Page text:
Genes and religious experience
Are we just the product of our genes and our environment or are we really free to believe.
Are we determined by our genes? More and more during the last ten years this idea has been pushed until you find it popping up in practically every press article or television programme. Genes for intelligence, genes for religion, genes athletic ability, genes for cancer, genes for sexual orientation, genes for everything - so they say and believe.
This however is not entirely the case. The idea of one gene for one characteristic or for one protein died when the completion of the human genome revealed that there were only some 30,000 genes comprising the recipe for the human being.
How many genes in the nematode worm - a microscopic 1000 celled worm that lives at the bottom of the sea - some 17,000. Complexity is not necessarily related to the number of genes at this level. If you want a unique ID for every human being alive on the planet you would need something like 6 billion unique numbers. This could be achieved at a personal level with 36 different counters each with two options. 236 = approx. 6 billion. So 30,000 genes with a range of possibilities (i.e. more than two) for each one, should give sufficient variation for both complexity and uniqueness.
The Darwinists however, are arguing even more than this. Within the new concepts of evolutionary psychology there is the suggestion that our human nature psychology became fixed during the Pleistocene age, and that development has not taken place since that time. Here problems arise with those who think there is much more to the human being than just his genes. Certainly the last few years of the second millennium saw the beginnings of biosocialism.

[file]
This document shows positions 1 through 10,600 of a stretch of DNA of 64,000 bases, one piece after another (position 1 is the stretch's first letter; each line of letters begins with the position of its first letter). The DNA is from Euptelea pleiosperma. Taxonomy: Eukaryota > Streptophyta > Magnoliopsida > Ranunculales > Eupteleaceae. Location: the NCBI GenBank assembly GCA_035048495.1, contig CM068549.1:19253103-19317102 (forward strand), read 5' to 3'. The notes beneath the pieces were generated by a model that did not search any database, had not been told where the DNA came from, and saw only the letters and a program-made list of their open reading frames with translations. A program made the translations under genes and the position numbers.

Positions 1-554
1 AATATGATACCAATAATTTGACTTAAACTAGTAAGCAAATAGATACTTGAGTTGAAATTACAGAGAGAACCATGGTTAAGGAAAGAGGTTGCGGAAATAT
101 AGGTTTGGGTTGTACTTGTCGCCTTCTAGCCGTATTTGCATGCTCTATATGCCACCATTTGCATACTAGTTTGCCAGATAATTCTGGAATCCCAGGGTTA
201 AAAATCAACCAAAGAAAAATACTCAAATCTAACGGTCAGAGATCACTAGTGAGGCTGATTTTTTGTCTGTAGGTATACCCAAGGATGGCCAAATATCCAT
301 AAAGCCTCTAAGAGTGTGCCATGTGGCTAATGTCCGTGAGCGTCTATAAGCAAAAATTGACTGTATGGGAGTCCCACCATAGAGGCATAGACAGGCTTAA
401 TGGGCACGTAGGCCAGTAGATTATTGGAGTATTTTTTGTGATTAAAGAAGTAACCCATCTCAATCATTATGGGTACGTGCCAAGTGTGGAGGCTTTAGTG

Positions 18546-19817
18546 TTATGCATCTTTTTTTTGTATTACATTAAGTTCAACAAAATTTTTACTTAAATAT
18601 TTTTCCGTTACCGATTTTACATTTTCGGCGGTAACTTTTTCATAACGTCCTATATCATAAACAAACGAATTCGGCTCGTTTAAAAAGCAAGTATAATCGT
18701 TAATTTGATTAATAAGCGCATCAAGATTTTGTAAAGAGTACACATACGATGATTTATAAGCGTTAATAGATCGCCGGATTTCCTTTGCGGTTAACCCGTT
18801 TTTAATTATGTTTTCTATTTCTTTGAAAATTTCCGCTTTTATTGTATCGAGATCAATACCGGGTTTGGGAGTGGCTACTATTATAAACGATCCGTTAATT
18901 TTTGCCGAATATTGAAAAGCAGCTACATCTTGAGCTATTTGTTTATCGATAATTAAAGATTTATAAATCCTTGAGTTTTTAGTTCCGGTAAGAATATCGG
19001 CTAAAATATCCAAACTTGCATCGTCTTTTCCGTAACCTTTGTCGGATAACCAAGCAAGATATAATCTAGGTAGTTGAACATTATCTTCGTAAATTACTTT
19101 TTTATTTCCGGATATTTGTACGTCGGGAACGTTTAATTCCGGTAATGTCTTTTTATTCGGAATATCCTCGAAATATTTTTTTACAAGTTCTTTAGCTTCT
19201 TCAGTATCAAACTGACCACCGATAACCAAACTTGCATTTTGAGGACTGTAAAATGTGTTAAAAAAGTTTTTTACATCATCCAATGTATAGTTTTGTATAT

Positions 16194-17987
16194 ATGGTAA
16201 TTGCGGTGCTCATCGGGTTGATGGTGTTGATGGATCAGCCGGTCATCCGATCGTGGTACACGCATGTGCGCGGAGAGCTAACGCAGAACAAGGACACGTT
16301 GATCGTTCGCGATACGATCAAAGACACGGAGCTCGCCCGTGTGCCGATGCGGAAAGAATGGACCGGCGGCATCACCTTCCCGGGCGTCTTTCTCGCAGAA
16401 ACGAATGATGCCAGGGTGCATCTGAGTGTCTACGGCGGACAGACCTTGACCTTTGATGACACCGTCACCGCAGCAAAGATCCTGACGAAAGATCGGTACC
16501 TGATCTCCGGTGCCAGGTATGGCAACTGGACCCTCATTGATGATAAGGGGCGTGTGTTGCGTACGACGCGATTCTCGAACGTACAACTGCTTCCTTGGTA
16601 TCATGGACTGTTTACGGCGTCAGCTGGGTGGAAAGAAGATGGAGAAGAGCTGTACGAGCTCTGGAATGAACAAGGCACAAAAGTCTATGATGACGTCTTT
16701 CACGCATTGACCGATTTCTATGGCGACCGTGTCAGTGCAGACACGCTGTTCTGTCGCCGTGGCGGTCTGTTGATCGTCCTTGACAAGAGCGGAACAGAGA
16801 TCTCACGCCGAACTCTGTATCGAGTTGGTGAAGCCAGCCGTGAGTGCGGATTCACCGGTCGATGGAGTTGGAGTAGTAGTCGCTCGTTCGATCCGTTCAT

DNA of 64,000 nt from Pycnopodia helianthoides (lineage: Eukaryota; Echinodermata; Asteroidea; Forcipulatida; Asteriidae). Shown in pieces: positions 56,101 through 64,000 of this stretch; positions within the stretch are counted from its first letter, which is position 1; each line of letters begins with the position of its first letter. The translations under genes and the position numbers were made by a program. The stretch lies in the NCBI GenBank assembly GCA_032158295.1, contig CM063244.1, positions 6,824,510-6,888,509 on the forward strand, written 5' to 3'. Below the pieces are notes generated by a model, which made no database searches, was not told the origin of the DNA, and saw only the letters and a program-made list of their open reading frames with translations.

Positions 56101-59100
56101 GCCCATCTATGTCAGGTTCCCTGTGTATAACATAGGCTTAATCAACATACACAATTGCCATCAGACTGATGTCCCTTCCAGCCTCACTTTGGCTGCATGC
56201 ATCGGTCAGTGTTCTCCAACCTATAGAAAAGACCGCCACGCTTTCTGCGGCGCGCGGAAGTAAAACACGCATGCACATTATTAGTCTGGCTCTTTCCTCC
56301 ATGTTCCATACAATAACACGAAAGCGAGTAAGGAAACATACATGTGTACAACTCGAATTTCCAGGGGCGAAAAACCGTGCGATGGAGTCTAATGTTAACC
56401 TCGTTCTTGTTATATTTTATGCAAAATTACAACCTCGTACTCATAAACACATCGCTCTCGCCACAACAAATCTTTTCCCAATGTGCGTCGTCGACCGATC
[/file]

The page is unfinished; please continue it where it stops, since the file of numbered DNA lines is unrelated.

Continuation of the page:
So who are the players in the arguments, and where does the perspective of faith fit in. This categoregisation is mine, and does not necessarily reflect how the individual authors think of themselves.
|Dawkins, R||old style socio-biology||Rose, H & S||Alas, Poor Darwin||Bruce, D & A||Engineering Genesis|
|Ridley, M||Genome||Dover, G|
|Watson, J||The Double Helix||Gould, S J|
Question to Dr. Matt Ridley at the Newcastle University convocation lecture 10/6/2001
Is there a God gene?
Dr. Ridley said he didn't know, but didn't think so.
Dr. Ridley during the talk used a range of arguments to demonstrate a relationship between genetics and common experience or ability. He said that if we look closely at a the whole range of different societies we find that all smile or frown in similar circumstances even though that is constrained by cultural aspects of their society. This implies that there is a genetic component of smiling and frowning.
Similarly there is a sociological argument for the existence of God. It is simply put, all societies report religious experience and independently of each other form religions.
This is a parallel argument to smiling and frowning. It therefore implies a genetic disposition to religious experience.
Add to this the work of the Oxford Religious Research Unit, which in the 70's determined that 66% of people during their life experience a beneficent external force, which many would call God.
This is a page from
www.genefaith.org created by A. J. Palmer.
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